The large-scale column pack qualification pulse injection testing used flow rates different from the chromatography elution
step flow rate. In addition, the previous pulse injection and elution phase compositions had ionic interactions with the media.
The ionic interactions led to qualification results that deviated from ideal asymmetry for the resulting peak. The pulse injection
and elution flow rates were changed to match that of the process and a different testing media consisting of a 0.1 M sodium
chloride solution/1.0 M sodium chloride pulse injection. This combination reduced the ionic interaction effects on the elution
profile. By minimizing these effects HETP and peak asymmetry values measured by this method gave a greater sensitivity to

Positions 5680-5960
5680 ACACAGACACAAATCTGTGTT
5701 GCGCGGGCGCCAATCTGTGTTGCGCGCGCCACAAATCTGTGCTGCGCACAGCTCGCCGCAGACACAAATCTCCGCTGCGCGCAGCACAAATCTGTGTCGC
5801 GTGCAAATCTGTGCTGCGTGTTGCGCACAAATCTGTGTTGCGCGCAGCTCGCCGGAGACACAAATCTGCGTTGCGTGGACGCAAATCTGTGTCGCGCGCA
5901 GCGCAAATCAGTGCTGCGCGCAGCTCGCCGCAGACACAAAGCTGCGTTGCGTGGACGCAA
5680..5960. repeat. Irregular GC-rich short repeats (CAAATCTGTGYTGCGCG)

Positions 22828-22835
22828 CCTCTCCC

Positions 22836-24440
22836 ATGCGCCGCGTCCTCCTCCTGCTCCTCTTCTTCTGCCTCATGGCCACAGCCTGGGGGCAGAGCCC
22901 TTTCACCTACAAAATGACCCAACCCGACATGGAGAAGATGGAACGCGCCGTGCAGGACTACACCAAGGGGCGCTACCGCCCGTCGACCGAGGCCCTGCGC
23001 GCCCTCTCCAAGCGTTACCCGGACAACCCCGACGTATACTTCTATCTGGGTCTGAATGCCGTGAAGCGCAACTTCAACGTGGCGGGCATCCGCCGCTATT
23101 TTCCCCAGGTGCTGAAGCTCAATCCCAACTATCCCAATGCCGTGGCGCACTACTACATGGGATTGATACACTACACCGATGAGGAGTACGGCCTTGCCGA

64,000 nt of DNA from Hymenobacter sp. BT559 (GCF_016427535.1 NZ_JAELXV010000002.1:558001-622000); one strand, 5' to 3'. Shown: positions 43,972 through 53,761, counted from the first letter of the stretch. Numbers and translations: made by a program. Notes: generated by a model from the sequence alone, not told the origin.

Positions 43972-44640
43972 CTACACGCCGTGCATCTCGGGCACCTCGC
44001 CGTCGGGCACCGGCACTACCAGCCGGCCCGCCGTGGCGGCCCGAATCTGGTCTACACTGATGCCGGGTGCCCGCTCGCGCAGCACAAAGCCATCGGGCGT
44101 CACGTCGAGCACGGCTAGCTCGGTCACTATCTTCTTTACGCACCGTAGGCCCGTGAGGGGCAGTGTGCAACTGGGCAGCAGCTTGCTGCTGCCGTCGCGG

the quality of flow distribution. This procedure was used to test all column packs in this study.
Figure 8. High compression bed stability
High (1.18) and low (1.09) compression packs were exposed to stress cycles induced by high flow rates on a single pack. Figure
7 shows that the column packed at the lower 1.09 compression displayed a tendency toward increasing peak asymmetry values
with increasing chromatography cycles. Figure 8 shows superior stability over the column lifetime at higher compression as
indicated by the repeatability of the elution profile with repeated cycles.
By comparing the elution profiles for each compression, the higher compression pack suggests increased bed stability toward